If the carrier denies coverage or provides a qualified defense under a reservation of rights, they may lose the ability to control the defense and settlement. And, the carrier may be responsible to reimburse the insured for both.
If allowed to stand by the PA Supreme Court, the decision in Babcock & Wilcox Company, et al. v. American Nuclear Insurers, et al., 2013 PA Super. 174, 2013 PA Super. will dramatically change the rules for providing a qualified defense under a reservation of rights letter in Pennsylvania. The court viewed the Babcock case as one of First Impression in its review of the insured’s ability to settle a case without the insurer’s consent when the insurer is providing a qualified defense under a reservation of rights letter.
The case involved a class action filed by hundreds of plaintiffs allegedly harmed by radiation from nuclear fuels at plants operated by Babcock & Wilcox.
American Nuclear provided coverage at two Babcock and Wilcox facilities and agreed to provide a defense under a reservation of rights. A trial of eight “test cases” trial resulted a verdict of $33.7 million. The court granted a new trial based on evidentiary errors and that is when a coverage dispute arose regarding the available limits of coverage. Over the objections of American Nuclear, Babcock and Wilcox entered into a settlement and sought reimbursement from American Nuclear.
The consent-to-settle clause in general liability policies holds that the insured is not allowed to enter into a settlement that would bind the insurer without the insurer’s consent. The insurer retains control of the defense and any settlement opportunities. Courts have generally held that any conflict between the rights of the insured to be protected from exposures beyond the limits of available coverage and the desire of the insurer to protect its assets are balanced with the possibility of a bad faith action against the insurer after a verdict in excess of available coverage.
The case law in Pennsylvania on this had been well settled since the PA Supreme court decided Cowden v. Aetna Casualty and Surety Company, 389 Pa. 459 (1957). The court held the consent-to-settle clause was valid unless the policy holder can show by clear and convincing evidence that there was no real chance of a defense verdict; and there was little possibility of a verdict or settlement within policy limits; and the insurance company’s decision to proceed to trial rather than settle was not based on their bona fide belief, predicated upon all of the circumstances of the case, that there was a good possibility of winning; and the insurance company’s decision to litigate rather than settle was made dishonestly.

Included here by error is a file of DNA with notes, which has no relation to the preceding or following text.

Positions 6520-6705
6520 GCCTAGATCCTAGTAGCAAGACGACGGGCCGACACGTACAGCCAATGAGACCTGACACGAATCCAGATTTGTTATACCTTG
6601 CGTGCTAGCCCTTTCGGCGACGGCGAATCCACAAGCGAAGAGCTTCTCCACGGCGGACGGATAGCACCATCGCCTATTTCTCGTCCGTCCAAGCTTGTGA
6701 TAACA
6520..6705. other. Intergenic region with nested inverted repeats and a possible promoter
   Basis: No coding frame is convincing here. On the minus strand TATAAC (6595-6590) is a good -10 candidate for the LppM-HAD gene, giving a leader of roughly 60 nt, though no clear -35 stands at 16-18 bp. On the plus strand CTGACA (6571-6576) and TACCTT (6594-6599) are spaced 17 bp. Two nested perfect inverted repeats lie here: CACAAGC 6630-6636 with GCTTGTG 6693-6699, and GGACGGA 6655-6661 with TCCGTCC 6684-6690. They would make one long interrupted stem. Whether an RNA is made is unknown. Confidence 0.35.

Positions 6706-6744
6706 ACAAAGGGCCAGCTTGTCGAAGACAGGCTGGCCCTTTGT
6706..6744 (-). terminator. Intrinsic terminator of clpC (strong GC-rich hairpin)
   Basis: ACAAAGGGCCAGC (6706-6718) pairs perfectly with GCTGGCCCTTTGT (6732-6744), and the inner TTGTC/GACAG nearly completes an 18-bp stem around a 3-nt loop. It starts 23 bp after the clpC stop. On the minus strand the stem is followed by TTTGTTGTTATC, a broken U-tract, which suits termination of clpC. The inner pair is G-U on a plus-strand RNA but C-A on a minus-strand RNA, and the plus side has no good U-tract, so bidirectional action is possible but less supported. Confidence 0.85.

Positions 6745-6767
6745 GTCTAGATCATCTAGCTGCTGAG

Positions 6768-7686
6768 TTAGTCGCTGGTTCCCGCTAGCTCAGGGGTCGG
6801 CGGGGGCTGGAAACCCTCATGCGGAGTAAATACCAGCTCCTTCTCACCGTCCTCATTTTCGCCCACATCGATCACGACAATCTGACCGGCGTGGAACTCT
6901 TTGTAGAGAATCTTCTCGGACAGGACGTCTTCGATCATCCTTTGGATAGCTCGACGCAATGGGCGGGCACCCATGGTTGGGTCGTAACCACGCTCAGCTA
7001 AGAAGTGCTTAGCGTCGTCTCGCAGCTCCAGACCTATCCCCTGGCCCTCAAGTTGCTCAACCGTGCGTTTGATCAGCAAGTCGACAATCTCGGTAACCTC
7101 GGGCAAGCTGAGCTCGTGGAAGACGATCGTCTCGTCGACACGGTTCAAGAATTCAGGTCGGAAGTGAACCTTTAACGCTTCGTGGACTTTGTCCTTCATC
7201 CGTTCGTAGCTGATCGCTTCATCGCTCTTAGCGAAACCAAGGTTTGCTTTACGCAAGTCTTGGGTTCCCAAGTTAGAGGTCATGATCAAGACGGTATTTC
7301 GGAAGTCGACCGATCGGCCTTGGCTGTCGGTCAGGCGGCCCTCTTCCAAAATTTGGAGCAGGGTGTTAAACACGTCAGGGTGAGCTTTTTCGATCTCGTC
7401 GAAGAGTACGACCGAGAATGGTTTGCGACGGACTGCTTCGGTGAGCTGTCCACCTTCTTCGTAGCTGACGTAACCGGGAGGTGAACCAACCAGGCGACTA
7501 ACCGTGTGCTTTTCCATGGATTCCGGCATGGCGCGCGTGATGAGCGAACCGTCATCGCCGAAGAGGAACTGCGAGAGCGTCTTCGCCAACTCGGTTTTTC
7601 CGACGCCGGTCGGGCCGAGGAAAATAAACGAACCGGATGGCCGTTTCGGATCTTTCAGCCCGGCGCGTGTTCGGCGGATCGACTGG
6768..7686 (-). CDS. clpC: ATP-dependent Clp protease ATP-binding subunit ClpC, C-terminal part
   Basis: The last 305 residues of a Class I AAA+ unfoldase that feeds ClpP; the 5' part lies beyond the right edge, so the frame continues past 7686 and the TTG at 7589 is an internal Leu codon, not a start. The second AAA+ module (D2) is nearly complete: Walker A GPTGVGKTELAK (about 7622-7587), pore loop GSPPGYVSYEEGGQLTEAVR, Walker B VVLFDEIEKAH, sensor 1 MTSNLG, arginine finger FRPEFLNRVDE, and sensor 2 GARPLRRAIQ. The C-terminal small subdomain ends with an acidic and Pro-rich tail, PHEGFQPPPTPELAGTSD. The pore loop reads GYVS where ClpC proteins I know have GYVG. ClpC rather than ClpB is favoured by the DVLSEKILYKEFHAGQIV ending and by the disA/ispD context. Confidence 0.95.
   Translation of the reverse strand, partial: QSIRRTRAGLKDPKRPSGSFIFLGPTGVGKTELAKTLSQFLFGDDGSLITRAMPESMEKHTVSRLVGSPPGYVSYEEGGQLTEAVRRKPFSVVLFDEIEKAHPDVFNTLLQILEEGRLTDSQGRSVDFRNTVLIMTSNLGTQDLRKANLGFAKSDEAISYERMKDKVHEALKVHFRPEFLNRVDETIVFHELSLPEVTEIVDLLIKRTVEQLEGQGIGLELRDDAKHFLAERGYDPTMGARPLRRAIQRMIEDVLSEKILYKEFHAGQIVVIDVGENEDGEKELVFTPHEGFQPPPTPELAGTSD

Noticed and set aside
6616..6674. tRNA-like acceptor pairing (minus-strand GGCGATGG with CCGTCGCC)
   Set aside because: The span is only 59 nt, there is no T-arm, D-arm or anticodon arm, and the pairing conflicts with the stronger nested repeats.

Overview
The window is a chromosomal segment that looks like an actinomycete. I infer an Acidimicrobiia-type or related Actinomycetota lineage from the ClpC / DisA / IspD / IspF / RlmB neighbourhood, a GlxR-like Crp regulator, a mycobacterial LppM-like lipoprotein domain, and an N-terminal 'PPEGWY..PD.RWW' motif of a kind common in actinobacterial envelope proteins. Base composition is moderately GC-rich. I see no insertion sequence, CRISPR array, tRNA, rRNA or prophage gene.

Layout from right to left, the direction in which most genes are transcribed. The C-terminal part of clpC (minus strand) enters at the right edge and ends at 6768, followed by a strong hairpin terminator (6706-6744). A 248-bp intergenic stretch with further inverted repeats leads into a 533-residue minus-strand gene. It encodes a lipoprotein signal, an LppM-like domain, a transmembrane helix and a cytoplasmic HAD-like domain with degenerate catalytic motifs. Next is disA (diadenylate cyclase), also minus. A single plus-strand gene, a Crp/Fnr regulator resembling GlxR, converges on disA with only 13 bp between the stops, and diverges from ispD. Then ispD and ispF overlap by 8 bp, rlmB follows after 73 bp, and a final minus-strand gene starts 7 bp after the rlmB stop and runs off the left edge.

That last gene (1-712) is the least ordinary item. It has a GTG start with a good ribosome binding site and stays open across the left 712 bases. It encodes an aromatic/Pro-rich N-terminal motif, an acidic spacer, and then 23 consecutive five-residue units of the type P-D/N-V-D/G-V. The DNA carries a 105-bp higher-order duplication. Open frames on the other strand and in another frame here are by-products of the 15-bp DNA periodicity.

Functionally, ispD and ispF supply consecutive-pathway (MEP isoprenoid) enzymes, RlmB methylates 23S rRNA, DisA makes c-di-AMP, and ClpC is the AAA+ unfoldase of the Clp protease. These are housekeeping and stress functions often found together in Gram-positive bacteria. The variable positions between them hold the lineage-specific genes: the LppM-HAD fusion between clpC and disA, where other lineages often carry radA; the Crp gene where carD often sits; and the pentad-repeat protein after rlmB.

In the Babcock case, the trial court ultimately held that an insurer’s breach of its duty to consent to a reasonable settlement within available coverage allows the insured to settle without the insurer’s consent and without forfeiting its coverage provided the settlement is reasonable and entered into in good faith. The trial court found essentially no distinction between a defense conditioned on a reservation of rights and a denial of coverage.
On appeal, Superior court adopted an alternate approach and adopted a standard from the Florida courts. In Taylor v Safeco Insurance Company, 361 So. 2d (Fla.Ct. App. 1978), the court held the insurer was obligate to indemnify the insured as long as the settlement was reasonable and not entered into in bad faith, fraudulently or collusively or without any effort to minimize liability. In the majority decision, the Superior Court noted the Taylor case when it wrote,
“The court held that, “[j]ust as the insurer is not required to abandon its contest of a duty to pay as a condition of fulfilling an assumed or admitted duty to defend, the insured is not required to abandon control of his own defense as the price of preserving his claim, disputed by the insurer, that the insurer pay any judgment.” Id. At 745. (citing Bergh v. Canadian Univ’l Ins. Co., 197 So.2d 847, 849-50 (Fla. Ct. App. 1967); Butters, 513 S.W.2d at 425).”
This requires a major departure from the way carriers have traditionally dealt with Reservation of Rights cases. Most insured defendants in personal lines cases do not have the resources necessary to take over the defense and resolve the case with the plaintiff. The story is quite different for commercial and municipal insured entities. Many of these entities not only have counsel on staff or retainer, but also have resources sufficient to handle the defense and resolve the case. When combined with the probability of recovery against the insurer for indemnity and expense, the opportunity may become attractive.
My first reaction was one of amazement. But, as I read into the case further, it makes sense. Under the policy, the insured gives up its right to control in exchange for the good faith of the insurer. But, when coverage is qualified based on facts or policy language, not having that control present a clear conflict which should not be offset only after a verdict which exceeds available coverage.
The insured may still be obligated to litigate the coverage position against the carrier and will be required to prove the reasonableness of the settlement. However, when being provided with a qualified defense the Babcock case opens new alternatives for many insured clients.
Carriers should give careful consideration before issuing a ROR letter and even more thought should there be "push back" from the insured. It will take time for the industry to adopt new best practice standards for the handling of cases after Babcock. Most immediate, is the question of a duty to notify the insured of the right to reject the qualified defense in favor of personal counsel and control. This too may soon be ripe for litigation.